I’m currently reading, and enjoying, Joshua James’ Lucky’s Marines series. Lost of action, snarky dialogue, a story-line with loads of twists, and intriguing tech. It’s the kind of stuff I love to read for pure entertainment.
But I had an issue with the first story, Lucky Universe. The start is strong and intriguing—a marine coming out of some kind of deep-freeze sleep state in time for an imminent mission, with his internal AI updating him on the situation. Then we’re off, into the mission. Of course, it doesn’t go as planned, and the characters are thrown from one fight to another, from one action sequence to the next. Each time they think they’ve escaped, there’s a new problem for them to encounter (which usually involves lots of shooting and fighting).
The book’s solid action. There’s no let-up.
And that’s my problem with it.
There’s a technique in writing/storytelling that’s often referred to as ‘scene and sequel’. This states that after an action scene, there needs to be a ‘sequel’, a moment where the characters (and the reader) can catch their breath. After a barrage of stuff happening, there needs to be a time to process it.
This doesn’t have to be a long-winded debrief from a mission. It could even take place while action rages all around—imagine a couple of characters escaping an advancing army and holing up in an abandoned building. There’s still the risk of them being found, and they’ll have to rejoin the battle sooner or later, but for the moment they can pause, reflect on their situation. It might be for a few hours in story-time, it might only be a minute or so.
The action doesn’t have to be fights and battles, either. In a drama, the action will be events unfolding, and character actions that deepen the plot. But after each surprising, dramatic event (or after a few of them), the characters need to take stock, if only for a moment. This might be through internal contemplation, or it might be through dialogue. But without these moments, the story runs the risk of being too full-on.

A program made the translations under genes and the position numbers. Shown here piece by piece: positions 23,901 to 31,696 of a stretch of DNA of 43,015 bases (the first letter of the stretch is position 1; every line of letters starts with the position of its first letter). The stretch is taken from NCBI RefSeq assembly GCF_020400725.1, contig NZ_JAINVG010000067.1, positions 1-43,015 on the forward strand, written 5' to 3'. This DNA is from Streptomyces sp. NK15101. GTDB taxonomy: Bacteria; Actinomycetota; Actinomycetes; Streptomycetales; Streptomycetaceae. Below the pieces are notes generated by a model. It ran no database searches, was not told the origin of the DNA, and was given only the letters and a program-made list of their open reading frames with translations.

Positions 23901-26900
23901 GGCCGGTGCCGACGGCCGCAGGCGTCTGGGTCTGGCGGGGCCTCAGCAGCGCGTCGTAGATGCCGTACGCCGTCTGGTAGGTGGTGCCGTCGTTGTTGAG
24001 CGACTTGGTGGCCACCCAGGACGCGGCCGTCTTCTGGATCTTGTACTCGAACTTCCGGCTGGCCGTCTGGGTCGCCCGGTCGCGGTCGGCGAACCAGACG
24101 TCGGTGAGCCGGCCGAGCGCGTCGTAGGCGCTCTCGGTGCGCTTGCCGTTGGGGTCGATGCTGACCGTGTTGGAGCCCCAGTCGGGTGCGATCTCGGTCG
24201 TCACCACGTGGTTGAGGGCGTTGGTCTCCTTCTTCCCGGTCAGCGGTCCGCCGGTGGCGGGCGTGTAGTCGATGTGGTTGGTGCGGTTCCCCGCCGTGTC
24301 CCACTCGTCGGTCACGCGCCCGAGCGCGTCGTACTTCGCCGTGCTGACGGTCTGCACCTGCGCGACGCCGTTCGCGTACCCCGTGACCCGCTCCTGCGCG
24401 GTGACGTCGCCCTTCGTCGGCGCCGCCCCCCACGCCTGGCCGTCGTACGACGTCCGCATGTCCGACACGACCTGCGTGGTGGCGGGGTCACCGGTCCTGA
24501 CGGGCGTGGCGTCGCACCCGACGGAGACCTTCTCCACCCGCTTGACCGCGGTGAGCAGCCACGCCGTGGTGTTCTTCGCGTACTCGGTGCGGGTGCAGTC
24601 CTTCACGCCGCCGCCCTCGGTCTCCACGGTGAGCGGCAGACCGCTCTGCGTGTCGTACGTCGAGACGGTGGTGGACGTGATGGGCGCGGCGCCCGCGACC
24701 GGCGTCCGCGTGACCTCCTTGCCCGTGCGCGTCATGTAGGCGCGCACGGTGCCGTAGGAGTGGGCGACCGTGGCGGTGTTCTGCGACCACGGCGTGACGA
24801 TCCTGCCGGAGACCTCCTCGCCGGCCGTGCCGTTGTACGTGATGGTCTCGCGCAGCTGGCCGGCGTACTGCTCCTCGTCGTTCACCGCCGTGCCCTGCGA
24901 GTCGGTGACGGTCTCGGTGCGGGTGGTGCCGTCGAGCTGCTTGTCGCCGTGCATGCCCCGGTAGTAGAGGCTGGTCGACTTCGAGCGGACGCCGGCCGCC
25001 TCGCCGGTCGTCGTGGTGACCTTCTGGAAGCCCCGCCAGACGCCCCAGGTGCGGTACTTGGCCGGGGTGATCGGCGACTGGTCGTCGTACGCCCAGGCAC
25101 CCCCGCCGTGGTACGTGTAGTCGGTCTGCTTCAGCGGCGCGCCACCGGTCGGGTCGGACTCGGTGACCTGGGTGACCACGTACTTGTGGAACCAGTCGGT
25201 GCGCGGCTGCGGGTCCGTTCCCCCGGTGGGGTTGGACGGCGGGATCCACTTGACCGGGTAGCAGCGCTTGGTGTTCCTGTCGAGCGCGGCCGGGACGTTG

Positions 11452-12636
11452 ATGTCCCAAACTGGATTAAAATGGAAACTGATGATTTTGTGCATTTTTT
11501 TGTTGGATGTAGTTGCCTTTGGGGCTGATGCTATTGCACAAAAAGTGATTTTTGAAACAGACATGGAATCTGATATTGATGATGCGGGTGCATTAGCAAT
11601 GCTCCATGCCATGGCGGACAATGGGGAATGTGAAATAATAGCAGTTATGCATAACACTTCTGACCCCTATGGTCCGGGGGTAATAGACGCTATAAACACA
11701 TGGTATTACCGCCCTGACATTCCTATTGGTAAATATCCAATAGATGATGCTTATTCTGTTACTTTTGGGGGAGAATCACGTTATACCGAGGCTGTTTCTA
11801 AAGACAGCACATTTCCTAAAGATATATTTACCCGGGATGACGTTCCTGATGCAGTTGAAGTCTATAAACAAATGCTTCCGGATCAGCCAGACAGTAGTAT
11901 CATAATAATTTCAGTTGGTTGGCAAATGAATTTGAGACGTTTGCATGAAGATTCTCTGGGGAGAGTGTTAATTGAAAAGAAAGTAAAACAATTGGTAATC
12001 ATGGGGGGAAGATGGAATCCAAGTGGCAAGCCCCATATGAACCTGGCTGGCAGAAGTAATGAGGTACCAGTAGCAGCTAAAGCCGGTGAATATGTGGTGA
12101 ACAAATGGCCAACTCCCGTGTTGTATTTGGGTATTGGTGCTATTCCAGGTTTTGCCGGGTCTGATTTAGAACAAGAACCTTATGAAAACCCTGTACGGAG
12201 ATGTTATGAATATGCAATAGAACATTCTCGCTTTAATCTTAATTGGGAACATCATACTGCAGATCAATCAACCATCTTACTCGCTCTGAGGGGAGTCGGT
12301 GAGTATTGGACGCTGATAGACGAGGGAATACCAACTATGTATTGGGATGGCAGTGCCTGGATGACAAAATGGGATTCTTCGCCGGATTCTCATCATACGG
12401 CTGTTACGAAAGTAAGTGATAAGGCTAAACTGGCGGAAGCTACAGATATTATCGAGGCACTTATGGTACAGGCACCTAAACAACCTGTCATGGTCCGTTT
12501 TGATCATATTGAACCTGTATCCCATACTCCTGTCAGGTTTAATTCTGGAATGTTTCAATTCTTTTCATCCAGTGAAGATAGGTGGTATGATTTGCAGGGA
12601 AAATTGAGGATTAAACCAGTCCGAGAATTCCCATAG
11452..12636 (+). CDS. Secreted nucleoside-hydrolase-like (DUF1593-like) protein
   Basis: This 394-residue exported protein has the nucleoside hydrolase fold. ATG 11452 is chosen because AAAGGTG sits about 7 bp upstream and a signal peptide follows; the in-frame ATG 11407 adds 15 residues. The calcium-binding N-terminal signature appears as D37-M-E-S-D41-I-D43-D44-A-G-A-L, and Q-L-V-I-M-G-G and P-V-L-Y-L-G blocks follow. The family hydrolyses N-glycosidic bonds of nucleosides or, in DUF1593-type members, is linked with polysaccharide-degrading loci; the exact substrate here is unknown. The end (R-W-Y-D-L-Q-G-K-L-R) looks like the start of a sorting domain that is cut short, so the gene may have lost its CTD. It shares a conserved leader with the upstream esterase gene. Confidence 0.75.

It’s similar to a well-constructed roller-coaster. If you like coasters, you’re drawn to the twists and turns, to the drops and the inversions. But all coasters have their quieter moments. There’s the crawl to the top of the first hill, building the tension. There could well be slower sections, giving a false sense of security, tricking the rider into believing their near the end, before plunging them into the next ‘event’.
Roller-coasters and action stories are designed to be ‘breath-taking’, to literally leave the rider or reader short of breath. In a well-crafted action sequence, the reader might even hold their breath. But this isn’t sustainable. There have to be moments to breathe—for the reader, for the characters, and for the story.
Lucky Universe, for me, didn’t have nearly enough of these moments. While I appreciated the action itself, I wasn’t sure if I wanted to read another eight books like this.
Thankfully, from the second book onward, the action is interspersed with calmer moments. These are often when the characters are travelling to the next battle (so there’s still tension in these ‘sequels’), but at least there’s time to slow down. And this helps the plot—in the midst of action, it’s far too easy to lose track of what’s happening, so the quieter moments can help explain what’s going on.
Scene and sequel. It’s something to remember in my own writing—break up the action with quieter moments. Full-on action can leave the reader disorientated, but having moments of relative calm helps give the reader a more memorable ride.